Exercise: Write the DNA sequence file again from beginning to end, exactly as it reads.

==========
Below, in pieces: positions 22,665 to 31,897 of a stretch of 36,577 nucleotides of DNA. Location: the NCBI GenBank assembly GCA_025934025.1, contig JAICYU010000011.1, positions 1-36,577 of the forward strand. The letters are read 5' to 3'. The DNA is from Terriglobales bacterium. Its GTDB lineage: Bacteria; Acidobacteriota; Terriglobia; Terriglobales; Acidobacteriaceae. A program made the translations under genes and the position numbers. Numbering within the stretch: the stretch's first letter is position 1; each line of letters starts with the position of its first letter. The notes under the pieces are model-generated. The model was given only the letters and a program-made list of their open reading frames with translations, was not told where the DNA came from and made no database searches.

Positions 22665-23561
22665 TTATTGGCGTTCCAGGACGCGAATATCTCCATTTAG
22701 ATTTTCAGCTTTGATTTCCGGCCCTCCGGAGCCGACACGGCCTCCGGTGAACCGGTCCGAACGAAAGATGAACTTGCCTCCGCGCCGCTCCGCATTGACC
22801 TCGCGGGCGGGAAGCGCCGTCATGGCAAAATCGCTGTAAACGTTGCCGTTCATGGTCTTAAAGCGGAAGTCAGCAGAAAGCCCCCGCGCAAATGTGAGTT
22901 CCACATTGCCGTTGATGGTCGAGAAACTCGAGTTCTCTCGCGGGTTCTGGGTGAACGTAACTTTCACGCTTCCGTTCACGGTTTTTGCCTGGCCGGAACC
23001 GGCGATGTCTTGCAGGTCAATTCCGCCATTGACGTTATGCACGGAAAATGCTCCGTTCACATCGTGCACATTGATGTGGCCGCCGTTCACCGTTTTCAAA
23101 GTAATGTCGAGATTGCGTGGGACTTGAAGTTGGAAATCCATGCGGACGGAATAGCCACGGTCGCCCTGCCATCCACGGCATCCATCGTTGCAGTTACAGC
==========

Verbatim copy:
Below, in pieces: positions 22,665 to 31,897 of a stretch of 36,577 nucleotides of DNA. Location: the NCBI GenBank assembly GCA_025934025.1, contig JAICYU010000011.1, positions 1-36,577 of the forward strand. The letters are read 5' to 3'. The DNA is from Terriglobales bacterium. Its GTDB lineage: Bacteria; Acidobacteriota; Terriglobia; Terriglobales; Acidobacteriaceae. A program made the translations under genes and the position numbers. Numbering within the stretch: the stretch's first letter is position 1; each line of letters starts with the position of its first letter. The notes under the pieces are model-generated. The model was given only the letters and a program-made list of their open reading frames with translations, was not told where the DNA came from and made no database searches.

Positions 22665-23561
22665 TTATTGGCGTTCCAGGACGCGAATATCTCCATTTAG
22701 ATTTTCAGCTTTGATTTCCGGCCCTCCGGAGCCGACACGGCCTCCGGTGAACCGGTCCGAACGAAAGATGAACTTGCCTCCGCGCCGCTCCGCATTGACC
22801 TCGCGGGCGGGAAGCGCCGTCATGGCAAAATCGCTGTAAACGTTGCCGTTCATGGTCTTAAAGCGGAAGTCAGCAGAAAGCCCCCGCGCAAATGTGAGTT
22901 CCACATTGCCGTTGATGGTCGAGAAACTCGAGTTCTCTCGCGGGTTCTGGGTGAACGTAACTTTCACGCTTCCGTTCACGGTTTTTGCCTGGCCGGAACC
23001 GGCGATGTCTTGCAGGTCAATTCCGCCATTGACGTTATGCACGGAAAATGCTCCGTTCACATCGTGCACATTGATGTGGCCGCCGTTCACCGTTTTCAAA
23101 GTAATGTCGAGATTGCGTGGGACTTGAAGTTGGAAATCCATGCGGACGGAATAGCCACGGTCGCCCTGCCATCCACGGCATCCATCGTTGCAGTTACAGC